Does each superstring extradimension represent a (gauge) symmetry?
No. The number of dimensions required for a string theory are set by two things: demanding spacetime Poincare invariance (ie, input from special relativity) and unitarity (which for us means that physical processes are described using a conserved inner product on a positively normed Hilbert space). These are requirements of a quantum field theory as well.
In the case of local supersymmetry of the worldsheet of a string, the number of dimensions must be 10. However, as string theory was explored and fleshed out, it was found that you can consistently have 11 dimensions in a particualar phase of M-theory...M-theory is a step beyond the simple quantization of strings, where the restriction to 10 dimensions is relaxed.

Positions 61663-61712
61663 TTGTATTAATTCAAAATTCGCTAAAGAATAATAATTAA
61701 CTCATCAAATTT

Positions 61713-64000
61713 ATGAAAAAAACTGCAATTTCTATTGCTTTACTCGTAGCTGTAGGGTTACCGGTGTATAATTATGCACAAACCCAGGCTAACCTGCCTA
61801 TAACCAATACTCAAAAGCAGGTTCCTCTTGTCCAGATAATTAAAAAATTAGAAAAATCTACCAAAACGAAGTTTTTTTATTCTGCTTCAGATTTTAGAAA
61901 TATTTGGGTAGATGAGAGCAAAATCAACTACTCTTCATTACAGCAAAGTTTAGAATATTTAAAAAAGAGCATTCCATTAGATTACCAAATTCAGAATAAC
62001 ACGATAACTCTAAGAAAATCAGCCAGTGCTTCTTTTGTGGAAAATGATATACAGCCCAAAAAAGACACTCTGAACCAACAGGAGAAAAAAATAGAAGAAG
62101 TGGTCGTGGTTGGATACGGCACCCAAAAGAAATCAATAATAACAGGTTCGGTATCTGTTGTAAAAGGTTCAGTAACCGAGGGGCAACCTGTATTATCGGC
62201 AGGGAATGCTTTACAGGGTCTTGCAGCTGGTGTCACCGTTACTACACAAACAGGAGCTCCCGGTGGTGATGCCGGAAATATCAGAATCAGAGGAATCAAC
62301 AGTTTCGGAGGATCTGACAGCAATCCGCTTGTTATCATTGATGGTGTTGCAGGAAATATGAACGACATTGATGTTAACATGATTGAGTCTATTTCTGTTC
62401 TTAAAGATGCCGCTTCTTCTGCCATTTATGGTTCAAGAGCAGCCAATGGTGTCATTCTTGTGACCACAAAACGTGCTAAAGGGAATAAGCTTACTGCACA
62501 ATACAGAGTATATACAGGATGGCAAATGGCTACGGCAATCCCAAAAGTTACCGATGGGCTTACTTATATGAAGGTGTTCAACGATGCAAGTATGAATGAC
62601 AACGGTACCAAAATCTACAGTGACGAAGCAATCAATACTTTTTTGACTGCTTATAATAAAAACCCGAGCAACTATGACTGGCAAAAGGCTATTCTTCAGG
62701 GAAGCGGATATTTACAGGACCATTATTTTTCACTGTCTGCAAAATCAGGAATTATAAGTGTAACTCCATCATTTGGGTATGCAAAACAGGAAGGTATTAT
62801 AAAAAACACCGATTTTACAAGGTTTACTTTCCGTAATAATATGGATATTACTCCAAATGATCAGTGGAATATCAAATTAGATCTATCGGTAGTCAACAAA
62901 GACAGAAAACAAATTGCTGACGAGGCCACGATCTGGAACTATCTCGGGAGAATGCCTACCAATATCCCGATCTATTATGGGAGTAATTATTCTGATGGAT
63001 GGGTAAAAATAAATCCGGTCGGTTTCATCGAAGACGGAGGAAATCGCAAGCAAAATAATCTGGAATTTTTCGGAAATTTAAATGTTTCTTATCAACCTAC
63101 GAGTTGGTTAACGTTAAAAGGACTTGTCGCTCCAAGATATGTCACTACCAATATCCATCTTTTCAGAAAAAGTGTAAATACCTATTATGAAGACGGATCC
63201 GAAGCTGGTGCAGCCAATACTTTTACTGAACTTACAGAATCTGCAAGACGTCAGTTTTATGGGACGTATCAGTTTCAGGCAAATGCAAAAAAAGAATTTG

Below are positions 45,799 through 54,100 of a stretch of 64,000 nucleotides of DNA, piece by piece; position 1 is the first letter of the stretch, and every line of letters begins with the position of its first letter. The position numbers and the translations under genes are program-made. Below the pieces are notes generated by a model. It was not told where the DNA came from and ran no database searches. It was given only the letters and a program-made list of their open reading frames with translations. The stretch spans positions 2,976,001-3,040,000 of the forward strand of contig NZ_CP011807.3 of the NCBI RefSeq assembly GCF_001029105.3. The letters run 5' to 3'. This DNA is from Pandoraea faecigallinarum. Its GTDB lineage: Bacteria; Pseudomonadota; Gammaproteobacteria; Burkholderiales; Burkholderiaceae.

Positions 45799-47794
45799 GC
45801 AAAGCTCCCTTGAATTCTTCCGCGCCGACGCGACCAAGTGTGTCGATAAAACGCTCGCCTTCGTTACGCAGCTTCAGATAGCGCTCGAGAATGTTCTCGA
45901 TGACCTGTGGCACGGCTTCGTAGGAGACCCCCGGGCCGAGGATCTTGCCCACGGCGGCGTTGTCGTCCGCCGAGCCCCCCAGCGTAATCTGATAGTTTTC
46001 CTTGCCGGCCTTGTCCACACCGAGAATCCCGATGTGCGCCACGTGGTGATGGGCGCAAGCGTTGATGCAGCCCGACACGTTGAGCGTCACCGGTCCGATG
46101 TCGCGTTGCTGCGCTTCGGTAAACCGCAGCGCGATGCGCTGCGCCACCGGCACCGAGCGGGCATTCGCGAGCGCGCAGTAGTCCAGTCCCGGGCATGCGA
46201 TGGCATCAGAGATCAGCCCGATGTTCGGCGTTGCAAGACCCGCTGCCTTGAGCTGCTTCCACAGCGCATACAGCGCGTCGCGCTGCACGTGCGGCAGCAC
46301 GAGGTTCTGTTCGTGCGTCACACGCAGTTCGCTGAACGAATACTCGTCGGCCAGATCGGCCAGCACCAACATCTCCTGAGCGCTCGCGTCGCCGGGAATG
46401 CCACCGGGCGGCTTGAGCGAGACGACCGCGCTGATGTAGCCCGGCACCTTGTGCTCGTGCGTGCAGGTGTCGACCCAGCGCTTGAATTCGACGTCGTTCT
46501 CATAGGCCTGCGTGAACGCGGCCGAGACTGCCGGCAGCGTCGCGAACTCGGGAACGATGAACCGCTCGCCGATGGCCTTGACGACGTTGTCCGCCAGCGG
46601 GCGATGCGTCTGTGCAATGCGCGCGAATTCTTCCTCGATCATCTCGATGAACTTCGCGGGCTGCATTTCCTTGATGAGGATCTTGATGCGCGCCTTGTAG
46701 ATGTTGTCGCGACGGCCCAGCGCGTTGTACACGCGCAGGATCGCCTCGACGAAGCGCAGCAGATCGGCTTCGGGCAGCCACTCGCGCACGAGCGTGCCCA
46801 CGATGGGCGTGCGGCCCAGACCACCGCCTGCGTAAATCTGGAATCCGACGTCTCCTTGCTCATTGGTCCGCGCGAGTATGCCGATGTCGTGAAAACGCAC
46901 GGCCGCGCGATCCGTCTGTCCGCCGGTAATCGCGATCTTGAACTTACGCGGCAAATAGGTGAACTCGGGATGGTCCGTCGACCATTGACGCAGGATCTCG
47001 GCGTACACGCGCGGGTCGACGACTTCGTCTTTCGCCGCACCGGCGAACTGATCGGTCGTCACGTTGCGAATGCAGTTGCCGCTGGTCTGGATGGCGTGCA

Gauge symmetries (in particular, non-abelian ones) arise is various ways...one is due to the freedom to specify that the ends of an open string, e.g., transform in some representation of some group (they are "charged" with respect to some group). Compactifying or dimensionally reducing (these are different things) to lower spacetime dimensions leads to different types of gauge groups, and there are many ways of carrying these things out, including ways giving near-standard model physics.
One can also obtain 'natural' gaugings of supergravity (which can be use more directly for phenomenological purposes), which is the low energy limit of string theory. Then you can try to determine the origin of these gaugings from an underlying string theory.
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